The California Public Employees' Retirement System recently opened a new chapter in socially responsible investing (also known as environment, social and governance, or ESG, investing) when its investment committee decided to start requiring that the boards of the companies it invests in include climate change experts.
With this move, Calpers is attempting to turn ESG investing on its head. Rather than divest from companies it deems undesirable, it will engage those companies and attempt to improve them from the inside.
Which begs the question: What’s causing Calpers to rethink the traditional levers of ESG investing?
ESG investing is intuitively appealing from an ethical perspective, and also from a financial perspective. Some companies are clearly better citizens than others, and it’s reasonable to assume that our collective well-being would be improved by having more of the good ones and less of the bad ones. (Though the standards and metrics around deciding what's "good" or "bad" can be a decidedly subjective affair, of course.)
It’s also reasonable to assume that companies that are serious about corporate governance and environmental and social impact are less likely to encounter costly surprises that inevitably drag down stock prices (for what can go horribly, horribly wrong, see BP's Deepwater Horizon oil spill).
There’s just one small fly in the ointment: Companies with stellar ESG ratings have underperformed the broader market, and exposed investors to higher risk to boot. The MSCI World ESG Index returned 9.8 percent annually from May 2009 to February 2016, with a standard deviation of 14.5 percent (the longest period for which data is available; those returns include dividends). By comparison, the MSCI World Index returned 11.3 percent annually over the same period, with a standard deviation of 14.4 percent. (Standard deviation reflects the performance volatility of an investment; a lower standard deviation indicates a less bumpy ride.)
To see whether the ESG Index’s performance is indicative of investors’ experience with ESG investing more broadly, I gathered performance data for every equity mutual fund with a Morningstar ESG rating. I then sorted the funds into five groups based on their percent of assets under management with high ESG scores, as reported by Morningstar.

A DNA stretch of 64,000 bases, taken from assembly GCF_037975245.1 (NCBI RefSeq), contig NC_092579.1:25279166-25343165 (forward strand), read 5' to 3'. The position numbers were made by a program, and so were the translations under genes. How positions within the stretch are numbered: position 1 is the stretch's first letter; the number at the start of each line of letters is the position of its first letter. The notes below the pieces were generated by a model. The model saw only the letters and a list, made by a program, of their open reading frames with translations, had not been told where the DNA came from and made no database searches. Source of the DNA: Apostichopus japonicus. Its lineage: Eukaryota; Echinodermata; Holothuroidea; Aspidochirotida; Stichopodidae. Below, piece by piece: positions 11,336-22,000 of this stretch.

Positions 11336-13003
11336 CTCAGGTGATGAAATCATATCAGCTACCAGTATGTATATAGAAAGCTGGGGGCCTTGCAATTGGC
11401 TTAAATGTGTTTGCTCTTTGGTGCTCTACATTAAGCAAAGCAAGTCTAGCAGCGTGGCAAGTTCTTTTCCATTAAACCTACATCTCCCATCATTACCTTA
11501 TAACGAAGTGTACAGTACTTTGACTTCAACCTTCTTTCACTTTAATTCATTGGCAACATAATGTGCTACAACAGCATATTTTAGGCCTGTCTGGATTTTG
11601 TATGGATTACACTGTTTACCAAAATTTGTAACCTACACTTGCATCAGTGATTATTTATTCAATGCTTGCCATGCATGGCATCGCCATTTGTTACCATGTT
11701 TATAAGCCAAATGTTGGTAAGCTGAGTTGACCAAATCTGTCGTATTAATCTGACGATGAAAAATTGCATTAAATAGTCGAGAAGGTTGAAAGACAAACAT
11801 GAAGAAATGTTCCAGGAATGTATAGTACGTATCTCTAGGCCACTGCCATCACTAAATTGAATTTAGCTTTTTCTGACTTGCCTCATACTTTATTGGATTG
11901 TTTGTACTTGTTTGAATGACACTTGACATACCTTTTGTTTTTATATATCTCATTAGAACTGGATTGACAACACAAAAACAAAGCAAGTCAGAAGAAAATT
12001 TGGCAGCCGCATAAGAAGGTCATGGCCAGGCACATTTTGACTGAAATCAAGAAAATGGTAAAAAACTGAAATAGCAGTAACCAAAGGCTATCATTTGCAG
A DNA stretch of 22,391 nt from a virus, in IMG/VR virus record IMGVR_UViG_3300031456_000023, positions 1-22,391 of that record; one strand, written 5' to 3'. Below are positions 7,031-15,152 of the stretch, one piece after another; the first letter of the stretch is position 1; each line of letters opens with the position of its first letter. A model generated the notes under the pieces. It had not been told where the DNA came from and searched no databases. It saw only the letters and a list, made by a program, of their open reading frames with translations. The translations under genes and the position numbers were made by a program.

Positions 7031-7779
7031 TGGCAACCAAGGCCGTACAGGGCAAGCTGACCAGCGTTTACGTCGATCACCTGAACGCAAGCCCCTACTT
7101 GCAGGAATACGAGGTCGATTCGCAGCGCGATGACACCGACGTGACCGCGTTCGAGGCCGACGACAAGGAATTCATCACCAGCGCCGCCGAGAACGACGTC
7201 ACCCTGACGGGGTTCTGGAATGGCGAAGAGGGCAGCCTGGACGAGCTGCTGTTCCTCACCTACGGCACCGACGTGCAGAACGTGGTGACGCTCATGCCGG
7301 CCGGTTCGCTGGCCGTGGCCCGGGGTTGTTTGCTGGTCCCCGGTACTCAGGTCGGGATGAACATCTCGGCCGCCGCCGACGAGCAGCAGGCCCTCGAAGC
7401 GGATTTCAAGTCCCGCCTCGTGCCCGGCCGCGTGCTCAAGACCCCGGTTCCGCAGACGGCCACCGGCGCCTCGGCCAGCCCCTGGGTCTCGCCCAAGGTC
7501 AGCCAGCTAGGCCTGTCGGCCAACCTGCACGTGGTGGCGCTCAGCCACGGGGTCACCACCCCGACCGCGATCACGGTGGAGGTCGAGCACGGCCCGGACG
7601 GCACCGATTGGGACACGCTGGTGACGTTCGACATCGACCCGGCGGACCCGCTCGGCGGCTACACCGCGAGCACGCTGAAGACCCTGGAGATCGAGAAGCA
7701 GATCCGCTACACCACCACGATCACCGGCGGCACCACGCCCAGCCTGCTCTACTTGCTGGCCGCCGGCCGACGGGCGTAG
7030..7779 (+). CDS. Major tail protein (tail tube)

It turns out that mutual fund managers have had no more success with ESG investing than the ESG Index. The group with the highest ESG exposure returned an average of 1.1 percent annually over the last five years and 2.3 percent annually over the last ten years. The group with the lowest ESG exposure, on the other hand, returned an average of 7.3 percent annually over the last five years and 5.6 percent annually over the last ten years. The middle three groups fell in line -- as their ESG exposure increased, their average return decreased.
ESG investing is still in its infancy, so we shouldn’t make too much of its short history. But what if turns out, contrary to Calpers’ belief and our intuition about ESG investing, that ESG investing is no free lunch? In other words, that the cost of an ESG-friendly portfolio is lower not higher investment returns. There are two appealing hypotheses that suggest that this may be the case.
First, ESG investing expands the available pool of capital for companies with high ESG ratings, and contracts the available pool of capital for companies with low ESG ratings. It stands to reason that, in order to compete for capital, companies with low ESG ratings must hold out the promise of higher expected returns -- similar, for example, to the way that investors expect a higher return from junk bonds versus investment grade bonds, or from value stocks versus growth stocks. Inversely, high ESG ratings would be associated with lower expected returns.
Also, companies attempting to raise their ESG ratings may exit frowned upon businesses such as alcohol, tobacco, or gambling -- you know, all the fun stuff. This would, of course, reduce competition in those businesses and thereby increase profitability for the remaining players. The likely result for the remaining players is lower ESG ratings but higher stock prices.
As a fiduciary, Calpers must consider whether ESG investing is likely to be a drag on investment performance, and ESG investing’s wobbly start may explain why Calpers is attempting to promote good ESG policies through activism rather than divestment.
But if it turns out that the cost of ESG investing is subpar returns, it’s not at all clear that activism is the antidote. By improving the ESG practices of the companies in its portfolio, Calpers may unintentionally compromise its investment returns over time.
None of this is to say that companies’ ESG practices are unimportant. On the contrary, it is in our collective interest to promote the most ethical corporate behavior. But if there is a price to pay for ESG investing, Calpers may have to find another way to demand the best of its portfolio companies.
This column does not necessarily reflect the opinion of Bloomberg LP and its owners.
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